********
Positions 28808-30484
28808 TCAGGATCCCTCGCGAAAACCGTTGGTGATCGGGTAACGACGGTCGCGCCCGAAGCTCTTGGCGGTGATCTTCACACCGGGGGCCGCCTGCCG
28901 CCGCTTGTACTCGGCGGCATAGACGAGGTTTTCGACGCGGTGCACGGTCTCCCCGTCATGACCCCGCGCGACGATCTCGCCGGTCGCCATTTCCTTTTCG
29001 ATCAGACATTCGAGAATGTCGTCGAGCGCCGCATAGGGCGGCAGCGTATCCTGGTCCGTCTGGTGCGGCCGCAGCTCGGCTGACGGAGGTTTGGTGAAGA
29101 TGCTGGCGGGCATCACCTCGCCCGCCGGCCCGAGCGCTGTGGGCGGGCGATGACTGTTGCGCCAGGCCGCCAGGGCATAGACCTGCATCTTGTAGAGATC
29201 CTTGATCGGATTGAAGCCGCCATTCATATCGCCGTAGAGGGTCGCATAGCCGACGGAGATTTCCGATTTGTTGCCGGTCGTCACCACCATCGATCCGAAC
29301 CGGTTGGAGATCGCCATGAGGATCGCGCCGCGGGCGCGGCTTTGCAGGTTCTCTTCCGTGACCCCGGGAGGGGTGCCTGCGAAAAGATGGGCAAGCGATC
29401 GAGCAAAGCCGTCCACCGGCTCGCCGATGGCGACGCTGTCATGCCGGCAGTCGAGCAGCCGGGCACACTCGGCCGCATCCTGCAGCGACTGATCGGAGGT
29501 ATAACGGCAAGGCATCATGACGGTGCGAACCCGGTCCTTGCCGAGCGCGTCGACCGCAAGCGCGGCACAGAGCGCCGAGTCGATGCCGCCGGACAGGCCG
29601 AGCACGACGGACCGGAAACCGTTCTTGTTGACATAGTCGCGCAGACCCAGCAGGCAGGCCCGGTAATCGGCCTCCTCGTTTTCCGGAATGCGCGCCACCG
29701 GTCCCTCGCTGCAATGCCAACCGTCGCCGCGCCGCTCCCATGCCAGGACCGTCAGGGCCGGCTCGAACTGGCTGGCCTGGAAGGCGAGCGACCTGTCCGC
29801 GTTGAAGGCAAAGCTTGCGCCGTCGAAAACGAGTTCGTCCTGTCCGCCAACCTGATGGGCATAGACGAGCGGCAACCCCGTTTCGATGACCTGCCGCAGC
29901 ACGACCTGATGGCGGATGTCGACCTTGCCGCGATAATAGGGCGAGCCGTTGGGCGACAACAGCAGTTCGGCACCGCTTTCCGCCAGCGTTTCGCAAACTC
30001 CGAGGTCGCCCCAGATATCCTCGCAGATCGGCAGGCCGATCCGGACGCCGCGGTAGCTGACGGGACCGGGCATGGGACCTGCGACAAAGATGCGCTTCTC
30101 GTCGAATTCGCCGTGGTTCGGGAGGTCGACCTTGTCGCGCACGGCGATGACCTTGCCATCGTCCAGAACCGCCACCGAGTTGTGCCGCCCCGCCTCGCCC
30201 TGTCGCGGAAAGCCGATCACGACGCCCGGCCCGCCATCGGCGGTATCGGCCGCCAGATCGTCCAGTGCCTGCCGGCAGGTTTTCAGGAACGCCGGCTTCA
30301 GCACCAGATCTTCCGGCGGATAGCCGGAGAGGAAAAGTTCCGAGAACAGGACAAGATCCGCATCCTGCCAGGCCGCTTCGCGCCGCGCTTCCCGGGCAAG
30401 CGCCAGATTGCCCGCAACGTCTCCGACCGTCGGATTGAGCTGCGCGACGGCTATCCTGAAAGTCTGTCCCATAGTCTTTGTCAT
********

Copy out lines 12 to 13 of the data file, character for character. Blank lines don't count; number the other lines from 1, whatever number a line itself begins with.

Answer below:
29801 GTTGAAGGCAAAGCTTGCGCCGTCGAAAACGAGTTCGTCCTGTCCGCCAACCTGATGGGCATAGACGAGCGGCAACCCCGTTTCGATGACCTGCCGCAGC
29901 ACGACCTGATGGCGGATGTCGACCTTGCCGCGATAATAGGGCGAGCCGTTGGGCGACAACAGCAGTTCGGCACCGCTTTCCGCCAGCGTTTCGCAAACTC